My Facebook Friend Passed Away

You and I really didn’t “know” each other very long, but while we may have only met on Facebook, you made an impact on me. You validated not only my writing, but my struggles with my “weird” illness as well. As far as I am concerned, you were present in my life.

 

By Carmelene Melanie Siani

Dear Facebook Friend,

You and I never met. Well, not really—not “in person”—but we did meet on Facebook.You found me through an essay I wrote about the effect of a vegan diet on my health and asked me if you could put copies of my essay in your New Client packets.

I remember you so well, because I was a budding new writer and a budding new vegan and you said that what I wrote was the single most convincing argument about the benefits of a plant-based diet that you could offer your new clients.

You blew me away. You, a real health coach with a certification and a license and a practice and a blog and a website and all, wanted to use my story for your clients.

And then, well, then you kept blowing me away with your wonderfully lighthearted posts on health and wellness and spirituality that were simple and straightforward and easy to read (not to mention your delicious recipes and different ways to use foodstuffs that were still entirely new to me).

I still make your Who-Woulda-Thought-You’d-Ever-Put-Spinach-In-a-Blueberry-Smoothie, and I  remember my husband, expecting it to taste like yuck, commented on how good it was and asked where I got the recipe and I told him it was from you, “my Facebook Friend.”

I remember how supportive you were when I told you I was sick and how it scared me to have toxic mold poisoning (never mind how it messed with my body, it was how it messed with my mind that was the worst). We messaged each other, and I told you about my fear and I wept while you gave me your understanding.

You didn’t deny my experience; you validated me. You did that.

And then, one day, I checked my feed again and realized there was nothing from you. I thought maybe something had happened so I went to your page and saw that something had happened.

You weren’t there.

Instead of your comments and updates, I saw comment after comment from people saying that they missed you, that they were sorry you were gone, that it all happened so fast and that it was so tragic and awful and they were sad, sad, sad. And I—well, I was shocked, and I just wanted to write to you to tell you that I am sad, too.

You and I really didn’t “know” each other very long, but while we may have only met on Facebook, you made an impact on me. You validated not only my writing, but my struggles with my “weird” illness as well. As far as I am concerned, you were present in my life.

I know you were. I felt you. And I notice that you are gone.

There was so much more I was looking forward to. But there won’t be any going forward so I am just writing this little post to tell how much your comments and your “thumbs ups” mattered to me and how much of a difference all of that from you meant to me. I have no doubt that the friendship and kindness you showed me was just a teensy, tiny little blip of the friendship and kindness you showed everyone you knew—whether they were “real” friends or not.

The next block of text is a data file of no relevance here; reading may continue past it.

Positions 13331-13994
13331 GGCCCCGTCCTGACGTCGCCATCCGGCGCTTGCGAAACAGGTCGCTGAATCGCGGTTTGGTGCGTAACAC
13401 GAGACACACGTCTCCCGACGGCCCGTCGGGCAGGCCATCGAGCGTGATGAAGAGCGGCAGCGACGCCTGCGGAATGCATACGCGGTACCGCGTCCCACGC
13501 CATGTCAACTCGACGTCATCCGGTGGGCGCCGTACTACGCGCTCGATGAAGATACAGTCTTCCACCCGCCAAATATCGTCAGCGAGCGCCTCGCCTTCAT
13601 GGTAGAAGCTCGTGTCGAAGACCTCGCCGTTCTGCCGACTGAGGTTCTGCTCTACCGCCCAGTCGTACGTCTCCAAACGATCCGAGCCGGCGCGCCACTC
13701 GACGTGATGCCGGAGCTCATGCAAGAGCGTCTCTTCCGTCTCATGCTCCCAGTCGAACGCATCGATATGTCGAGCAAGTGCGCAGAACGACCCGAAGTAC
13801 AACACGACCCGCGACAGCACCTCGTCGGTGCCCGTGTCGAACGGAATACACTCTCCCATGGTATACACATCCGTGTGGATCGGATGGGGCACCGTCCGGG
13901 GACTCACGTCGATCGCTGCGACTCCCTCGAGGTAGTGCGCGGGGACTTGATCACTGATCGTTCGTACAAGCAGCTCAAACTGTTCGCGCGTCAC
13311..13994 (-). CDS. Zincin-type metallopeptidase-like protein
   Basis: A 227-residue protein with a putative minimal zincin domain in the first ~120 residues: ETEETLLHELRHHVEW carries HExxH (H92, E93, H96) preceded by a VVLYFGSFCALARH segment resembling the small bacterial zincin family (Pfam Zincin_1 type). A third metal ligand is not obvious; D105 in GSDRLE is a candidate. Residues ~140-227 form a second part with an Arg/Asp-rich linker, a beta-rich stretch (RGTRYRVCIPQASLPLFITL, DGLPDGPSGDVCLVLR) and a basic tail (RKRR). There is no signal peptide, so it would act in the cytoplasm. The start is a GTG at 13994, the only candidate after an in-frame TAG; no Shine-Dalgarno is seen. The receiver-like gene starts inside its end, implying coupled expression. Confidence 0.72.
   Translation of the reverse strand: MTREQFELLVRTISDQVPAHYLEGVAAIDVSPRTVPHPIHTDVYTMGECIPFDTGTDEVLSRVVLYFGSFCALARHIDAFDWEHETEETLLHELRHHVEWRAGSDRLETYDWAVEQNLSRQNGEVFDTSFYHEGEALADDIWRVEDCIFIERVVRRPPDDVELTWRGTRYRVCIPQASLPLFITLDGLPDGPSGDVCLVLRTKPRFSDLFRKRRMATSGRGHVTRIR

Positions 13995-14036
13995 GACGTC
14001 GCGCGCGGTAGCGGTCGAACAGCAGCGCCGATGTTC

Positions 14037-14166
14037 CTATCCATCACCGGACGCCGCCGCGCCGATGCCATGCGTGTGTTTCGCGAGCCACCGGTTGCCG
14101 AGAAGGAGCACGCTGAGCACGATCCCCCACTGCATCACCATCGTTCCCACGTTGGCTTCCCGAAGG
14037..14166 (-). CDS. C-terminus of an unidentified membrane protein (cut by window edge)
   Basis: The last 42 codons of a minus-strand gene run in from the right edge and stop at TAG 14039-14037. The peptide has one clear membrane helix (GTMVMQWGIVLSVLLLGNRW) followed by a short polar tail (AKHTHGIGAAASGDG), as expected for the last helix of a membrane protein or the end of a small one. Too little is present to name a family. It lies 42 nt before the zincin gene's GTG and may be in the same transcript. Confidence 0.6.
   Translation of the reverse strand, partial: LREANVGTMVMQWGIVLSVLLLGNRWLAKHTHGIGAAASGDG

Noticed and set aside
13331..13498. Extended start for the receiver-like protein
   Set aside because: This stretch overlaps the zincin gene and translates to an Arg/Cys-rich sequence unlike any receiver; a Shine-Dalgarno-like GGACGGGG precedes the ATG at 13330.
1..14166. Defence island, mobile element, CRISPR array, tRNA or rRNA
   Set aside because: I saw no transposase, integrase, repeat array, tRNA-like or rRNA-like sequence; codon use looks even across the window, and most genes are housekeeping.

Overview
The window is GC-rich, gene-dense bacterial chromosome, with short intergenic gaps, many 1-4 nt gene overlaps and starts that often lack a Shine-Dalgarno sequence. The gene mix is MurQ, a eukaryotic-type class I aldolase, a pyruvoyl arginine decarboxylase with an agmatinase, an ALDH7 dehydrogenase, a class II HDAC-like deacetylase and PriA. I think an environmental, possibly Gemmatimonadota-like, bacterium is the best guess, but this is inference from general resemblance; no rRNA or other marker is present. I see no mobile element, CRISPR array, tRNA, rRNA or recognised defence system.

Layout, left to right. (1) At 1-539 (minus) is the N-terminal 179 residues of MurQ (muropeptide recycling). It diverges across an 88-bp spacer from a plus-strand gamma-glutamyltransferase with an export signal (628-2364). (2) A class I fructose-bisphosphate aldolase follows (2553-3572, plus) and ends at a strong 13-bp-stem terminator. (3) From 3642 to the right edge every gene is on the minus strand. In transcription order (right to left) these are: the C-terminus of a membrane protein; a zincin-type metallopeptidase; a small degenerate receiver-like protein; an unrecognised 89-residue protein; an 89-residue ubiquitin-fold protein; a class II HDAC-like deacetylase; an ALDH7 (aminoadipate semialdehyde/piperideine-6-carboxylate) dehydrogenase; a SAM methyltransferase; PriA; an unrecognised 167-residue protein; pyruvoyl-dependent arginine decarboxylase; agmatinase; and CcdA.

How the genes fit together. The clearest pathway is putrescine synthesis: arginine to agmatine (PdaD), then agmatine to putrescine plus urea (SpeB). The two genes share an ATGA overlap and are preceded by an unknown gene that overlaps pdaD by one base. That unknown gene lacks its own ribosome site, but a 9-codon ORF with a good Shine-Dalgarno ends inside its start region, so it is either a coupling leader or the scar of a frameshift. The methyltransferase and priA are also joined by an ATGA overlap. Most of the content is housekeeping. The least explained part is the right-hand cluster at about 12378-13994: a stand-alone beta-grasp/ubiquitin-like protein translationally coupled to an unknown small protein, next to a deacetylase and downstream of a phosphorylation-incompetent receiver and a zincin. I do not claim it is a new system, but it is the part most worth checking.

It strikes me that that’s just who you are. Who you were.

In the end, you know what I think? I think that people can say all they want about social media. Facebook remains a part of it—a part that people like you and me use to connect, talk share and get to know each other. Throughout time, people have connected in whatever ways are available to them. Who knows, maybe Facebook is the Stone Tablets or the cave drawings or the smoke signals of today.

You know what else I think? I think that Facebook friendships like yours and mine don’t die.They are stored in the Cloud.

That great, big, beautiful Cloud full of Facebook friends.

 

 

Photo: Pixabay

Editor: Dana Gornall

 

Were you moved by this post? You might also like:

 

 

Family Gup-Shup (Chit Chat). {Poem}

  By Prerna Bakshi Tea will be ordered. Plates of biscuits will be offered. Coffee table will be filled with samosas, kachauris, namkeen. Then, they’d all sit down to an abundant meal prepared by her (most likely that took hours in the making). If feeling generous,...

Swaying to the Bongos & Finding Your Tribe.

By Deb Avery Some of us are a little different. While everyone else is marching in one direction, not only to the beat of the drums but with the complete accompanying orchestra, some of us are off over here, oblivious to the hoopla, swaying gently to the sounds of...

Recognizing Verbal Abuse So You Can Take Steps to End It.

  By Holly E. Messick During the first 12 years of my second marriage, my husband and I were involved in a verbally abusive relationship. Because I had experienced ongoing verbal abuse since childhood, I was unaware of what was occurring in my marriage as it was...

Living Bead by Bead: A Non-Traditional Mala Practice

  By Kellie Schorr Early in my mindfulness journey I bought a mala---a set of 108 beads worn around the wrist or neck. I wear mine on my wrist. Traditionally it is used to count repetitions when someone employs a mantra as part of their centering or...

Comments

comments

Carmelene Melanie Siani

Carmelene Melanie Siani is a 77 year old woman who began writing for publication on her 73rd birthday in 2015. She writes stories and vignettes about life and how life itself gives us the lessons, hopes and direction we need to put our feet on higher ground. You can find her writing at elephant journal, the Kindness Blog, and on her writer’s Facebook page.

Latest posts by Carmelene Melanie Siani (see all)

(Visited 208 times, 1 visits today)